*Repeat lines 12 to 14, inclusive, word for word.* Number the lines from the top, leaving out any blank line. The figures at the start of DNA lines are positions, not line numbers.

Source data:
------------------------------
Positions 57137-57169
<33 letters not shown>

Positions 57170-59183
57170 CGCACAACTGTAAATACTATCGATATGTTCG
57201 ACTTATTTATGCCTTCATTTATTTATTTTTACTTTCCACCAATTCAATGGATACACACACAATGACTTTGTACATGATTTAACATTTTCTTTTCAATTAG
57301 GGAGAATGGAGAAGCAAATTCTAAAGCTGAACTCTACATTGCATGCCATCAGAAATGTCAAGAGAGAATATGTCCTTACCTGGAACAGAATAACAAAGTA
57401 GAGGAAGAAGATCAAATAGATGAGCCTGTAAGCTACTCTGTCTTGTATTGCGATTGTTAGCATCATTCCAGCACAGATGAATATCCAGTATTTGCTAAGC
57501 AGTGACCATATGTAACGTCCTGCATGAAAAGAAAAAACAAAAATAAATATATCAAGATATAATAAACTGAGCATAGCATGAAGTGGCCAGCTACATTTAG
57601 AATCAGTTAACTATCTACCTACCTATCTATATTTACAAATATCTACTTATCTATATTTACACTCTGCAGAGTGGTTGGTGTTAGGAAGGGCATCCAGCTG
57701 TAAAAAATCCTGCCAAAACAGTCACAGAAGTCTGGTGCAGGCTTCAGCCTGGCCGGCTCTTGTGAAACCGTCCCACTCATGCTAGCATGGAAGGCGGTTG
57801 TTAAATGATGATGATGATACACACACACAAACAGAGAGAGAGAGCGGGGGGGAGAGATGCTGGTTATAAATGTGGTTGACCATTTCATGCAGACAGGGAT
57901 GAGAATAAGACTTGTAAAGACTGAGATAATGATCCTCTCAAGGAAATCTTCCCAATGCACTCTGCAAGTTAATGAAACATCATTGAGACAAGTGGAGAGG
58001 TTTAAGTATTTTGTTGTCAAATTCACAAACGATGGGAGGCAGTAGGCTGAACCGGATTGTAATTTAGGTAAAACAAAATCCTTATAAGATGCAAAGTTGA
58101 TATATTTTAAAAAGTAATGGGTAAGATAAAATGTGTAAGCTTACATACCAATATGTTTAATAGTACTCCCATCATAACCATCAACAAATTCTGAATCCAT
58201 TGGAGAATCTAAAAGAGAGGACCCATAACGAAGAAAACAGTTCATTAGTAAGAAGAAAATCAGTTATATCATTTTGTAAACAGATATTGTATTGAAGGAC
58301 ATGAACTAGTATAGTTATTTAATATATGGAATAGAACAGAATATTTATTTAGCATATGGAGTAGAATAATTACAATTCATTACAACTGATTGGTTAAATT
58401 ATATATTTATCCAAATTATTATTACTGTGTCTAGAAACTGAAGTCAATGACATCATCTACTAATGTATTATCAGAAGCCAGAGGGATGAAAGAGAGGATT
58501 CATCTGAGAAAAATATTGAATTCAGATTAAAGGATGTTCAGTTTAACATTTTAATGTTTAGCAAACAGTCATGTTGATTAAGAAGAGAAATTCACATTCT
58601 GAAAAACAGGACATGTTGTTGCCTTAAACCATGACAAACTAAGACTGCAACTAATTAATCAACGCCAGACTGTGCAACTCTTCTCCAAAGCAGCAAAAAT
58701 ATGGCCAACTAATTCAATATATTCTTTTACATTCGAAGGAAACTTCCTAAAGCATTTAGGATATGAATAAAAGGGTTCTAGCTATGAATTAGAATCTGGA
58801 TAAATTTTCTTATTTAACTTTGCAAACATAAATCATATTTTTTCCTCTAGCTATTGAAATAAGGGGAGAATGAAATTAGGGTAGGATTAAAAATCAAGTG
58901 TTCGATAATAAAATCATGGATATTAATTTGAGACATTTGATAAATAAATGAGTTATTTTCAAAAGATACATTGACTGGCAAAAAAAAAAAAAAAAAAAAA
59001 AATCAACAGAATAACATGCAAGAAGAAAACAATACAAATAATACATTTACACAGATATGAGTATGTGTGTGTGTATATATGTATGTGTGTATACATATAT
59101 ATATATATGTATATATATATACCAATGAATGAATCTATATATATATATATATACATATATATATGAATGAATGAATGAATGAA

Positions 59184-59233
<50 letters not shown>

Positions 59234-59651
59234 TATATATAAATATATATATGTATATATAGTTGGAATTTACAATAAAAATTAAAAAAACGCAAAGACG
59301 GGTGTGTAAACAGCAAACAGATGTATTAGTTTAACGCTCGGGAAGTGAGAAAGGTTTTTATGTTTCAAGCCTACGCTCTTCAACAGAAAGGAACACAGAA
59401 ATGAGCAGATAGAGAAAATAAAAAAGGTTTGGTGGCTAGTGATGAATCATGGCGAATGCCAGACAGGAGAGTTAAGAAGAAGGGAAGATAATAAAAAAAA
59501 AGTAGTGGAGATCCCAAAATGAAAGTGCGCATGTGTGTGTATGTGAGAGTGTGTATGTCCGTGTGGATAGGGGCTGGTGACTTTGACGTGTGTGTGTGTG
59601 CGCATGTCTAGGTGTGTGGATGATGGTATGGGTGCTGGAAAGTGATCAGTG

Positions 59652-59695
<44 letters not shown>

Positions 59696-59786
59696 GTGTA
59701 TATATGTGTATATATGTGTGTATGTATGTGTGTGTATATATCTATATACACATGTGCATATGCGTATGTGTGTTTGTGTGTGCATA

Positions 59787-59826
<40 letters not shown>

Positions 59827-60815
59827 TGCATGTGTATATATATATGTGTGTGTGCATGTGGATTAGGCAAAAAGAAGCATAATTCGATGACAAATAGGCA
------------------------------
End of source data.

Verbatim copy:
57901 GAGAATAAGACTTGTAAAGACTGAGATAATGATCCTCTCAAGGAAATCTTCCCAATGCACTCTGCAAGTTAATGAAACATCATTGAGACAAGTGGAGAGG
58001 TTTAAGTATTTTGTTGTCAAATTCACAAACGATGGGAGGCAGTAGGCTGAACCGGATTGTAATTTAGGTAAAACAAAATCCTTATAAGATGCAAAGTTGA
58101 TATATTTTAAAAAGTAATGGGTAAGATAAAATGTGTAAGCTTACATACCAATATGTTTAATAGTACTCCCATCATAACCATCAACAAATTCTGAATCCAT